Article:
Truckers in the News
Kidnapped girl found thanks to trucker’s tip
Thoughts of his own daughters, granddaughters prompted Wierenga to watch for Stormy Shirk

By Jami Jones
feature editor

A kidnapped 5-year-old girl is safe and sound, reunited with family members after a truck driver spotted the car of the suspect and tipped off police.

The girl, Stormy Shirk of Topeka, KS, was the subject of a multistate Amber Alert after Topeka police found her mother dead at their home and discovered the child was missing. Topeka officials issued the Amber Alert shortly before noon Sept. 15.

The alert identified the child’s father, Justin Shirk, as the suspect in the abduction and indicated he was wanted for questioning. The alert also gave a full description of the car and its license plate. Police thought the man might have been headed to Oregon.

“I was going across Nebraska earlier in the day, and they have (Amber Alert) sign boards in several places,” trucker Wade Wierenga said. “They had a sign up saying they were looking for a Dodge Intrepid.”

Later on in the day, Wierenga stopped at the Bosselman Travel Center in Grand Island, NE, and saw a flyer about the Amber Alert at the fuel desk. He picked it up and had a few more details to help him keep an eye out for the suspect’s car.

“That’s how I knew they were looking for the guy anyway,” he said.

Later on, as he was driving on Interstate 80 near Laramie, WY, a car passed him.

“I saw a man and girl in the car, but it looked silver, and the alert said they were looking for a gold Dodge Intrepid,” Wierenga said. “But, once they got in front of me, I thought the car might be gold.”

Then he realized that while the car was clean, mud had been smeared on the license plate.

“That just didn’t seem right, especially since the car was clean,” he said.

So Wierenga eased up closer to the car and was able to read the license plate numbers. He couldn’t tell what state, but at 8 p.m., he went ahead and called the Wyoming Highway Patrol.

“They said it was definitely the car they were looking for,” he said.

There wasn’t a trooper in the area when Wierenga called, so he just dropped back about a quarter of a mile and kept an eye on the car while staying on the phone with the Highway Patrol dispatcher.

“I just tried to keep an eye on the guy; he was going a pretty good clip,” Wierenga said. “But I think he knew I was following him, because all of a sudden, he bailed off in between two other trucks and took an exit to a county road.”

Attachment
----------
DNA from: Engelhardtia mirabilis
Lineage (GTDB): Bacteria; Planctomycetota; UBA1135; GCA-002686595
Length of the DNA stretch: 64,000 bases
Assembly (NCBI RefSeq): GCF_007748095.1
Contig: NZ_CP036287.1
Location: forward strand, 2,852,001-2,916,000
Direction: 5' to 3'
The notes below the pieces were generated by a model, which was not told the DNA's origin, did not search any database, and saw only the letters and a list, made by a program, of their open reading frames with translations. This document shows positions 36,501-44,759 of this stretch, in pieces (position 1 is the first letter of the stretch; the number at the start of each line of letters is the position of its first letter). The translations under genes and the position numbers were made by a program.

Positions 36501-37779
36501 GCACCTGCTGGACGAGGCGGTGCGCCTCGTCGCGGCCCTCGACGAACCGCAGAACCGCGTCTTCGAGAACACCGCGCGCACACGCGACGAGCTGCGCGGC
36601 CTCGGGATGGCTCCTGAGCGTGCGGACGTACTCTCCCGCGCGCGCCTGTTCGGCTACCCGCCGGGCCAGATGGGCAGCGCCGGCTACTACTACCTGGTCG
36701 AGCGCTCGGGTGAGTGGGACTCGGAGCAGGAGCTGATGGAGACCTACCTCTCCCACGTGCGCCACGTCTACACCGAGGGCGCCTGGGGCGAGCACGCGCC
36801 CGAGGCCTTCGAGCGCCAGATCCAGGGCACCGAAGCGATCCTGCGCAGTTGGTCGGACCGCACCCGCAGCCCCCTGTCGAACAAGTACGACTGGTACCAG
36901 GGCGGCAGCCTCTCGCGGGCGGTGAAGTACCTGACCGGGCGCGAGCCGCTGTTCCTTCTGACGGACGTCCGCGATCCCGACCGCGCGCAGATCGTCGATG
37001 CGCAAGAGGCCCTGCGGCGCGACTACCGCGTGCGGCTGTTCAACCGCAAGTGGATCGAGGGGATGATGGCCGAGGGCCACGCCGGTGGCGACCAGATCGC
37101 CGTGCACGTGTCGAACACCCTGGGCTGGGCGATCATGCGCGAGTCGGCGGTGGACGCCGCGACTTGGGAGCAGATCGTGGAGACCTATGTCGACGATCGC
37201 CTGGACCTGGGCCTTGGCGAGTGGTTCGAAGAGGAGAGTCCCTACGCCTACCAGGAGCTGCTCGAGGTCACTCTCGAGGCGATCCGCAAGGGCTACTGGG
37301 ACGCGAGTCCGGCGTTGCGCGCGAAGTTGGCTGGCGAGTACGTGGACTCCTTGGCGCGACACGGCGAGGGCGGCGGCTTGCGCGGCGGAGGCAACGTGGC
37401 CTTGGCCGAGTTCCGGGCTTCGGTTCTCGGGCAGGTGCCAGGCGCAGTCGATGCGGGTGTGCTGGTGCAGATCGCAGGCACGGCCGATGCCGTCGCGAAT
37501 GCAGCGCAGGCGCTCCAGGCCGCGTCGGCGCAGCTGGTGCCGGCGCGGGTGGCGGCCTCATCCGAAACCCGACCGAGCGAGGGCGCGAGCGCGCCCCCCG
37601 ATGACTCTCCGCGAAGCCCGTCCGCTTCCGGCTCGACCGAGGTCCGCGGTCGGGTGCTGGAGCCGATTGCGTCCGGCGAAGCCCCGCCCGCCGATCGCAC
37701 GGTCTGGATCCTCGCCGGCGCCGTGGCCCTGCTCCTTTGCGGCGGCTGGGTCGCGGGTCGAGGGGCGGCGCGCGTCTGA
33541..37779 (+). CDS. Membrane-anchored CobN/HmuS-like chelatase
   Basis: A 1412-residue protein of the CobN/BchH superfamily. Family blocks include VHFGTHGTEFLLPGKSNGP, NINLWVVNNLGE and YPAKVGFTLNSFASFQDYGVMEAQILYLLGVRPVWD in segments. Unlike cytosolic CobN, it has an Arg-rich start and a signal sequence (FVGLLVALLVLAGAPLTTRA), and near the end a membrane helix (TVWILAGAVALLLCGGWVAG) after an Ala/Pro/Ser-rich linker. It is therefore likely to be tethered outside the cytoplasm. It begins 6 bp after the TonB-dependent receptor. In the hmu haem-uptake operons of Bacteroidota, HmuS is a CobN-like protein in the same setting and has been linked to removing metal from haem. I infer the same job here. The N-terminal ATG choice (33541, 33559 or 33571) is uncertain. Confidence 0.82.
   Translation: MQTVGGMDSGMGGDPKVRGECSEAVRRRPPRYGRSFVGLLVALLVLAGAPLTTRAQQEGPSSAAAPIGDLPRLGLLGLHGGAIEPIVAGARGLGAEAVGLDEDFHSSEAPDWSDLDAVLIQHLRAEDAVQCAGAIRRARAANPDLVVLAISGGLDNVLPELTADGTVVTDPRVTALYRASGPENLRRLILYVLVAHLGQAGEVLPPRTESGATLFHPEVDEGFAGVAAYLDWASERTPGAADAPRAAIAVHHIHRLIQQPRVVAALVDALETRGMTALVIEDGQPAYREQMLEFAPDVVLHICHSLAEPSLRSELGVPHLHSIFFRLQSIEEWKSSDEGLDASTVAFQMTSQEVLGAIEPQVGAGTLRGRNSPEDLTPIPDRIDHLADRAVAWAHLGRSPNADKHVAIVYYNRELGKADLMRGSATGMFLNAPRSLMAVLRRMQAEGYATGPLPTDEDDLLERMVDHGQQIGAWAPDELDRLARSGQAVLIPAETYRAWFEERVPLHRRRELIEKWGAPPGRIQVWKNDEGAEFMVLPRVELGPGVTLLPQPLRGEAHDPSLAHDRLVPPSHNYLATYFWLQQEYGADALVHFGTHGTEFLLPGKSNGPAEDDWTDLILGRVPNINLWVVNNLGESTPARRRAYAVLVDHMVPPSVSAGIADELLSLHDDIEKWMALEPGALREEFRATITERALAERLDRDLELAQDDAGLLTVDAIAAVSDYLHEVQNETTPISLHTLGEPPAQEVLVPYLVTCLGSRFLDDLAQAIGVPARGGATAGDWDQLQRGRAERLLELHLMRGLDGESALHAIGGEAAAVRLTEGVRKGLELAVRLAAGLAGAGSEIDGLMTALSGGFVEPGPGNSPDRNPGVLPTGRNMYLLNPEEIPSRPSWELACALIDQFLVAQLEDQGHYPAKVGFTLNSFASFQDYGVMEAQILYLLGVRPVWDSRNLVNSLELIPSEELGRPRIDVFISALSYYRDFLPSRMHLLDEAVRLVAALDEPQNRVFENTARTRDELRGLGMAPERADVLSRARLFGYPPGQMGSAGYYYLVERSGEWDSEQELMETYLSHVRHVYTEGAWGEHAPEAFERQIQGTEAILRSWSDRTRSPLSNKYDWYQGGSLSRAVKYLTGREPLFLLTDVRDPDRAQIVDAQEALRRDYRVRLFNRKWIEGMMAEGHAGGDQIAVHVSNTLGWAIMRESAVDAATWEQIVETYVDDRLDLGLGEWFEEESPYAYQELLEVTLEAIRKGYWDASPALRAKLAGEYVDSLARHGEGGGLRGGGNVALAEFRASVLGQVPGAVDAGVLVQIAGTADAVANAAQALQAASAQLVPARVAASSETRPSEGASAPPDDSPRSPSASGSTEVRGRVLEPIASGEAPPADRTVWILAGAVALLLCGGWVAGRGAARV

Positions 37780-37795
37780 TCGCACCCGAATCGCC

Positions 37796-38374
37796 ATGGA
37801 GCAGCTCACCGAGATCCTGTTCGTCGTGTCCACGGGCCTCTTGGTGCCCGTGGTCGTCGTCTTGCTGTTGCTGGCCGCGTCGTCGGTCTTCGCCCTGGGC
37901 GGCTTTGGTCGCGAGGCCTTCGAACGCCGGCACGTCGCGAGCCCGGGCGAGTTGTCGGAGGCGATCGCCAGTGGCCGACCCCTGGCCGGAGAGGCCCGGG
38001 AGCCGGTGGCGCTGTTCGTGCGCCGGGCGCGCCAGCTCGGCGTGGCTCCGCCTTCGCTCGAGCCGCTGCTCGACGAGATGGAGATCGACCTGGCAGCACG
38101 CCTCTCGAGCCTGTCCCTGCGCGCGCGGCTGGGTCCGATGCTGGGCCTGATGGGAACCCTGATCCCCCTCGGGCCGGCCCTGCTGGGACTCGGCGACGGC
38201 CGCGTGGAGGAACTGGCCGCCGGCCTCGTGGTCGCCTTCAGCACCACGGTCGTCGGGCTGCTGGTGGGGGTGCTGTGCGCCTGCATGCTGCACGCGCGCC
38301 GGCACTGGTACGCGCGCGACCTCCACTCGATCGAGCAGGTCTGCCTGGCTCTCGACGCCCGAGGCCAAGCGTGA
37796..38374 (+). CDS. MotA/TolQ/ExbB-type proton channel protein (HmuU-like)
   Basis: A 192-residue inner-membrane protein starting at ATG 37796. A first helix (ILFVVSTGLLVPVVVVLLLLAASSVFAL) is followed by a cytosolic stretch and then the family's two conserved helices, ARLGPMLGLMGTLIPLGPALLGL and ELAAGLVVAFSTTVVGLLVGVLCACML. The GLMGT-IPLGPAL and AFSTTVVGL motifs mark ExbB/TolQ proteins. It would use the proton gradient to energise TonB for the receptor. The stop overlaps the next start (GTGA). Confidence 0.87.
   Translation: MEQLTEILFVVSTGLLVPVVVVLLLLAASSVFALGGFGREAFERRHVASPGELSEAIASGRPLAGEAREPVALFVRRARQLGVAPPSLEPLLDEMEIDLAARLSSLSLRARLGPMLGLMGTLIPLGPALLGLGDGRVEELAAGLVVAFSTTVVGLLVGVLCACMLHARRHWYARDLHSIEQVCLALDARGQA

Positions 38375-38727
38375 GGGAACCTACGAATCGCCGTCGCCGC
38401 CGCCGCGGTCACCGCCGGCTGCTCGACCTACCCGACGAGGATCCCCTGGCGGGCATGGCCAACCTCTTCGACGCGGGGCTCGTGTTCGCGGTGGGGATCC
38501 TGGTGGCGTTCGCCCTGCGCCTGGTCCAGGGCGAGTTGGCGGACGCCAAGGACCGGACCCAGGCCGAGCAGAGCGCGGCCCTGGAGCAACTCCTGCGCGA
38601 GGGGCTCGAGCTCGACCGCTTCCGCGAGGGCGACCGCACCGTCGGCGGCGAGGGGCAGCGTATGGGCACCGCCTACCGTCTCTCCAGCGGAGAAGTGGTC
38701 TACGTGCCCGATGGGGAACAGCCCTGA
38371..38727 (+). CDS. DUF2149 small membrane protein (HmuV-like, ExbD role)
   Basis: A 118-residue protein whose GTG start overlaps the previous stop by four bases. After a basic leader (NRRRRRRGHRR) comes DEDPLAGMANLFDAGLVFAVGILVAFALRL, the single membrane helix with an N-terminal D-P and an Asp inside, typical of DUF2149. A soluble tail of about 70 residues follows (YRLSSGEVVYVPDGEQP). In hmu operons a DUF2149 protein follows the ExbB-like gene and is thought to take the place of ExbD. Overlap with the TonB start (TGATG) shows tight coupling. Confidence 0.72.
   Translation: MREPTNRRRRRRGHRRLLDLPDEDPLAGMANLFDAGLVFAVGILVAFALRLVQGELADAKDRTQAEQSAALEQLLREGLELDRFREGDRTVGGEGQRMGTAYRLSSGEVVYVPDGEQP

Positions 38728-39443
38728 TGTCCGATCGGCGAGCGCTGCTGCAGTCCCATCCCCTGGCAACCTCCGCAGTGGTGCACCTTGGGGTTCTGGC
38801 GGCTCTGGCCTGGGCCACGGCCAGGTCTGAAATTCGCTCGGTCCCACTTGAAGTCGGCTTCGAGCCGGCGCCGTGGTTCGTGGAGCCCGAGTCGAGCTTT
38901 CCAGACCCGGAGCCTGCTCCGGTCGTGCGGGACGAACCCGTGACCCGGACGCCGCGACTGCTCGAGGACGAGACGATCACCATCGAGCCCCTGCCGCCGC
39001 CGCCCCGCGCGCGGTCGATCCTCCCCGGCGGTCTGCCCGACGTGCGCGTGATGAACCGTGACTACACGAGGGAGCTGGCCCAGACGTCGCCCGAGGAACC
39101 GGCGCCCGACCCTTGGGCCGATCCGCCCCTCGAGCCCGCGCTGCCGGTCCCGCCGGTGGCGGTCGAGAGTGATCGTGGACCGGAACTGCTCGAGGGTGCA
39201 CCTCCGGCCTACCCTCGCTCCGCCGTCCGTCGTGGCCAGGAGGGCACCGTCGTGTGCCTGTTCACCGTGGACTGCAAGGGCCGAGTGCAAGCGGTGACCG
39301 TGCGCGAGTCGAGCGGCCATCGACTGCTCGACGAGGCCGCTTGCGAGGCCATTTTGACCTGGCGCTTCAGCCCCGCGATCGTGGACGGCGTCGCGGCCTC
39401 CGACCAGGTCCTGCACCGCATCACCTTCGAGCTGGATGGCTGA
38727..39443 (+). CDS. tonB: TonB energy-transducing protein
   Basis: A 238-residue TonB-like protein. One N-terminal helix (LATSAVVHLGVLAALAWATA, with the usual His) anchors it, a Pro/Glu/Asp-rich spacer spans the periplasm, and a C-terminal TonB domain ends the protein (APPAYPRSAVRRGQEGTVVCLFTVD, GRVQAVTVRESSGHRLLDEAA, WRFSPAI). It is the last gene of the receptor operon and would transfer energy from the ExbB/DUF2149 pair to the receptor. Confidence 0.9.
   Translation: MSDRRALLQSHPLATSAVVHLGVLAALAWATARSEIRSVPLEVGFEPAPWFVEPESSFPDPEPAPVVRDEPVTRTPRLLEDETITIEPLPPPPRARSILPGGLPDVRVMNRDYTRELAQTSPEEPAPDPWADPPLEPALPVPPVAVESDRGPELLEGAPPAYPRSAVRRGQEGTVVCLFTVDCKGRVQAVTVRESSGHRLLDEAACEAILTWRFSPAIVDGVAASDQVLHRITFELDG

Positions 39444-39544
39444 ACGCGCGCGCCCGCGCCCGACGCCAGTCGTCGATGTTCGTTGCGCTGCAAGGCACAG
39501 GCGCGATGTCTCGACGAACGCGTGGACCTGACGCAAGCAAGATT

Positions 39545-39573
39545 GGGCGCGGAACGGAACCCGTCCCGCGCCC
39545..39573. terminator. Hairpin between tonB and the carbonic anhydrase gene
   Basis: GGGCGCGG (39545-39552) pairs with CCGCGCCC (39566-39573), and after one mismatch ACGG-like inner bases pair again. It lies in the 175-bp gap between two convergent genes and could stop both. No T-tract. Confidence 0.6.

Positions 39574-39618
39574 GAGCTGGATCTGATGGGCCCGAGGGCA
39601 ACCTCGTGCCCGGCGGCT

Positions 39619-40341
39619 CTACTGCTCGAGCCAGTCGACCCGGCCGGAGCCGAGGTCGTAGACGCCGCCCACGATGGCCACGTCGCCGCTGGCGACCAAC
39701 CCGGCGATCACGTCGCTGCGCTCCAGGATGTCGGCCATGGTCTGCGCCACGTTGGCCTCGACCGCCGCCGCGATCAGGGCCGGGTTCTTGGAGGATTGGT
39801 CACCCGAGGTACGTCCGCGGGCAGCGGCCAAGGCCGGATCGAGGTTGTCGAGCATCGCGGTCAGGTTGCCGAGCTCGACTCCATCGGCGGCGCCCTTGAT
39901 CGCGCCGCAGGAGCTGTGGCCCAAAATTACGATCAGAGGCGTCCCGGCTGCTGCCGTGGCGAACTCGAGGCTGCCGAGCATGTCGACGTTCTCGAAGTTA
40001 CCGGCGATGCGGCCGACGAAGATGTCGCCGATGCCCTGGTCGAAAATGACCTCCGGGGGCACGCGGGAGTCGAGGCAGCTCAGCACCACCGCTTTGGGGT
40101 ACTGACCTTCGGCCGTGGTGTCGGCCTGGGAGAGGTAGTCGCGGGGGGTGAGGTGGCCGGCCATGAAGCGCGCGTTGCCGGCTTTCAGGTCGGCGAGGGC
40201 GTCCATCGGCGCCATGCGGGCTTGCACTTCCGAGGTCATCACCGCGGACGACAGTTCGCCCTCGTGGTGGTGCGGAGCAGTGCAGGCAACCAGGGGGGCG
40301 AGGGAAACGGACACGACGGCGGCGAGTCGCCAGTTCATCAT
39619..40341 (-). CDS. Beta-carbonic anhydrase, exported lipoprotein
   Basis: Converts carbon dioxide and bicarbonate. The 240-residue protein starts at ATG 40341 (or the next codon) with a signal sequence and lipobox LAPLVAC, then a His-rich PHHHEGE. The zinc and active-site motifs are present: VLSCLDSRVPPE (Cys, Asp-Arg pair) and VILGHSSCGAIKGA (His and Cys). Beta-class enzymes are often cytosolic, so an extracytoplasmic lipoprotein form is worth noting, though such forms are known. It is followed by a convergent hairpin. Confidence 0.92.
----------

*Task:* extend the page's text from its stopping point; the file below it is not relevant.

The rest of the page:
Since there weren’t any officers in the area yet, Wierenga decided to follow the car off the ramp.

“It was getting dark, and I didn’t want that guy getting away,” he said.

“But it was hard to do. I didn’t want him to feel cornered and maybe do something to the little girl.”

Shirk pulled off the county road and turned his headlights off.

Wierenga kept going and returned to the on-ramp to I-80.

“I figured I could keep an eye on him from there and make sure he didn’t get back on,” Wierenga said.

Police arrived a few minutes later.

An Albany County, WY, sheriff’s deputy found the car about four miles east of the interstate as it turned off state Highway 12 and pulled down a private lane toward a residence, according to a statement from the Wyoming Highway Patrol.

Once the vehicle stopped, the 5-year-old girl eventually got out the vehicle and ran toward the sheriff’s deputy and his car.

Police found the suspect, Justin Shirk, outside the car with a fatal self-inflicted gunshot wound to the head.

Police took the girl to a Laramie area foster home while she waited for her grandparents and a social worker from the Topeka area to pick her up.

“I really didn’t do anything other than have the (Amber Alert) information,” Wierenga said. “I’ve got three daughters and two little granddaughters, and I thought, man, if one of them were in that kind of situation, I would want people to pay attention and try to help.

“That Amber Alert is a fantastic system,” he said.

An officer with the Wyoming Highway Patrol agreed with that assessment, but added that it’s people like Wierenga who make the alert system work.

“It is comforting to know that people are not afraid to become involved and to take the extra effort to assist law enforcement,” Sgt. Stephen Townsend of the Wyoming Highway Patrol said.

“During an Amber Alert situation, the more people we have watching and looking — for example, looking for a vehicle — the more chance of success we have in reuniting a family.”

The girl is in good health and was with family in the Topeka area the following day.